Searching on the support side, I found a French-based petition claiming 47,222 signatures so far. It praises Benedict for lifting the excommunications of the four SSPX bishops and adds: “By this brave gesture, You acted (as) the Good Shepherd of the flock entrusted to You by God.” The site includes a “letter of encouragement” by Rev. Régis de Cacqueray, head of the large French chapter of the SSPX, and sports a selection of logos from traditionalist websites — mostly not SSPX — supporting the petition.

Pope meets Devil in Düsseldorf

Pope Benedict met the Devil in Düsseldorf on Monday. To be more precise, a large papier-mâché figure of the German-born pontiff shook hands with another figure depicting the Holocaust-denying Bishop Richard Williamson. The mock encounter was part of the annual carnival parade on Monday, known as Rose Monday in Germany, where the parade floats traditionally poke fun at public figures.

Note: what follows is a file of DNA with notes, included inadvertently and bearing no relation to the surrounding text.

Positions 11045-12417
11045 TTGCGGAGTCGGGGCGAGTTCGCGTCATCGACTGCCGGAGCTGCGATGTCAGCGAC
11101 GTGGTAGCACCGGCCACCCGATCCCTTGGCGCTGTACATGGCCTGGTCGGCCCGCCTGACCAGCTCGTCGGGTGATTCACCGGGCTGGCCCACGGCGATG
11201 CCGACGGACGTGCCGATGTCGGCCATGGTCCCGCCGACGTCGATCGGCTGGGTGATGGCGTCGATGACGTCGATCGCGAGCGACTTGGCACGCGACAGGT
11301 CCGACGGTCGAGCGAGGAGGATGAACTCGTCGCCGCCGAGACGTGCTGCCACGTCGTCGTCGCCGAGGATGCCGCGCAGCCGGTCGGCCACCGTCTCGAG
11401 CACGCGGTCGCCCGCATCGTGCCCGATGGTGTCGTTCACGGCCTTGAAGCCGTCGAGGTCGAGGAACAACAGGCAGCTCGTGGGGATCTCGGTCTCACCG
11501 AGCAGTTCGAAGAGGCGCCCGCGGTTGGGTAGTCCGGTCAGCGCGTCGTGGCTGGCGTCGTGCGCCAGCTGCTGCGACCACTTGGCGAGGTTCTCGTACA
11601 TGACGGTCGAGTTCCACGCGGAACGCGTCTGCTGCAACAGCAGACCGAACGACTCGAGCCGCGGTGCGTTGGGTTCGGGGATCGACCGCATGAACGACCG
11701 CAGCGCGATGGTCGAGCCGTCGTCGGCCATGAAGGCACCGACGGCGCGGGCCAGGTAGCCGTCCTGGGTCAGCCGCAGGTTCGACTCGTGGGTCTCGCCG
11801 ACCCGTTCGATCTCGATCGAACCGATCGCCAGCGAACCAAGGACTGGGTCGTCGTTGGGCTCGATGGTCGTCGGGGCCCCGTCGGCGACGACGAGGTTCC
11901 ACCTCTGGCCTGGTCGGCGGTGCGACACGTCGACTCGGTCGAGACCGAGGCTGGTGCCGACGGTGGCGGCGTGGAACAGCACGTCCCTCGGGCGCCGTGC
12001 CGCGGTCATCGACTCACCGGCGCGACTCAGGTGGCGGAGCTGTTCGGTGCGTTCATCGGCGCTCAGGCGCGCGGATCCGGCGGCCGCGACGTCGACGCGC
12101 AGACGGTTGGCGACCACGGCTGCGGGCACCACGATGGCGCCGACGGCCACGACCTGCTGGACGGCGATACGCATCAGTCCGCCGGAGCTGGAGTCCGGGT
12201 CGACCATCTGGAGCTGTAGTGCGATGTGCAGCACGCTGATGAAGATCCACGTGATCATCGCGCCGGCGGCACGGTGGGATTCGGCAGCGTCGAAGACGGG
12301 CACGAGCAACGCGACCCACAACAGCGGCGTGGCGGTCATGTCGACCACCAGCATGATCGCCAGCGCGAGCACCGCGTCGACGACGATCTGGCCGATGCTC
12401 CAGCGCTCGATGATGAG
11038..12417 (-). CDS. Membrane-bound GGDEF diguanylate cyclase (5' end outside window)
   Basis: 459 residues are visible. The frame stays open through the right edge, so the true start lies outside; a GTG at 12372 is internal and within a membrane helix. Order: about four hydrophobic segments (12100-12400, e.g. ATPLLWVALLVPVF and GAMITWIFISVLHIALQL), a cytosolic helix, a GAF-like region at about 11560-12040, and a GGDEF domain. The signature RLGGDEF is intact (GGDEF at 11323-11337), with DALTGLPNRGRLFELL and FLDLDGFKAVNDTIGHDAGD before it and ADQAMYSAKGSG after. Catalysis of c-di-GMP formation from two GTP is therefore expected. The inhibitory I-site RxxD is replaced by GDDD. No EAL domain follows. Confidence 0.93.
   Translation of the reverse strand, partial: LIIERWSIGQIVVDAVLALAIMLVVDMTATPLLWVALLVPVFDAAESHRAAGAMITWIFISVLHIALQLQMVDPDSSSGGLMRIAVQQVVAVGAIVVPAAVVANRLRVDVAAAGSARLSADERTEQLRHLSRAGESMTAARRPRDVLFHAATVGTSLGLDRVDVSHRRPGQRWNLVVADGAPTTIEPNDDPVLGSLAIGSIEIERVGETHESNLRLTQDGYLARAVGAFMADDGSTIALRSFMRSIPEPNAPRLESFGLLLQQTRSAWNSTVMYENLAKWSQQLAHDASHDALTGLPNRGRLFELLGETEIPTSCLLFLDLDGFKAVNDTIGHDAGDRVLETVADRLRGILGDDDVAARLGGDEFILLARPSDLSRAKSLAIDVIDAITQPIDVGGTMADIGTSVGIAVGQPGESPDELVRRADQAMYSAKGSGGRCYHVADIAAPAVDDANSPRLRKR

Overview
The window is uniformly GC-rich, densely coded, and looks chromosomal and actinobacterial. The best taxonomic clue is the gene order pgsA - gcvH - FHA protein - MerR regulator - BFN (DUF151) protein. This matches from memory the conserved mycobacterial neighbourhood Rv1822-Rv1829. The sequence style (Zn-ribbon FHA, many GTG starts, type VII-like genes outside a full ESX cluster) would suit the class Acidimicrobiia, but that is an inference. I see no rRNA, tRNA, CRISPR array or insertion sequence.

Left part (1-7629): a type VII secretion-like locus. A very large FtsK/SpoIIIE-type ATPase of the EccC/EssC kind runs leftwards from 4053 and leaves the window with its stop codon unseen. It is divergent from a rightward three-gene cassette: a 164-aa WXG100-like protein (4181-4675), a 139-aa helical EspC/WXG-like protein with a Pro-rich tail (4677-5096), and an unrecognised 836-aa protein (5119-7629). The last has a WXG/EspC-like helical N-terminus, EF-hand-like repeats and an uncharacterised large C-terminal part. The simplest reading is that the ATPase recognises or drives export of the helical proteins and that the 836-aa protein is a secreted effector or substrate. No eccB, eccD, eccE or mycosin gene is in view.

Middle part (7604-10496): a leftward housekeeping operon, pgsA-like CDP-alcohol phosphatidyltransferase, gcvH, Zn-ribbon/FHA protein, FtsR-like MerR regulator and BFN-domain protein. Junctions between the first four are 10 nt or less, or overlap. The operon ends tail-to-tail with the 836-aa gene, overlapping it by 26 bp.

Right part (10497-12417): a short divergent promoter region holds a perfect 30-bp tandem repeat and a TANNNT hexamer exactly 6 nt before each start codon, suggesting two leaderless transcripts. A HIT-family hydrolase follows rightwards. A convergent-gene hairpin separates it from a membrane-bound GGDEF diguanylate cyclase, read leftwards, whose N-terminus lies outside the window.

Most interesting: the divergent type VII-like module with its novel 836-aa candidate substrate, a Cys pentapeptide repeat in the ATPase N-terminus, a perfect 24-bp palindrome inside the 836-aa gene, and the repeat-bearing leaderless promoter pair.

Benedict’s decision to readmit four excommunicated bishops of the ultra-traditionalist Society of Saint Pius X (SSPX) last month sparked off loud protests among Catholics and Jews, especially in the German-speaking countries because Williamson appeared in a Swedish television interview only days before and denied the Nazis used gas chambers or killed six million Jews. The wing on the Williamson figure says “Anti-Semitism” and the brush at the end of his tail says Piusbrüder (Pius Brothers, the German term for the SSPX priests).

Just so there’s no confusion, the Williamson figure sports an armband clearly identifying who Benedict is shaking hands with. Thanks to Ina Fassbender for these shots.

GUESTVIEW: From “security” to compassion – a needed shift for Obama gov’t

The following is a guest contribution. Reuters is not responsible for the content and the views expressed are the authors’ alone. Libyan theologian Aref Ali Nayed is a senior advisor to the Cambridge Inter-Faith Programme and a leading signatory of A Common Word.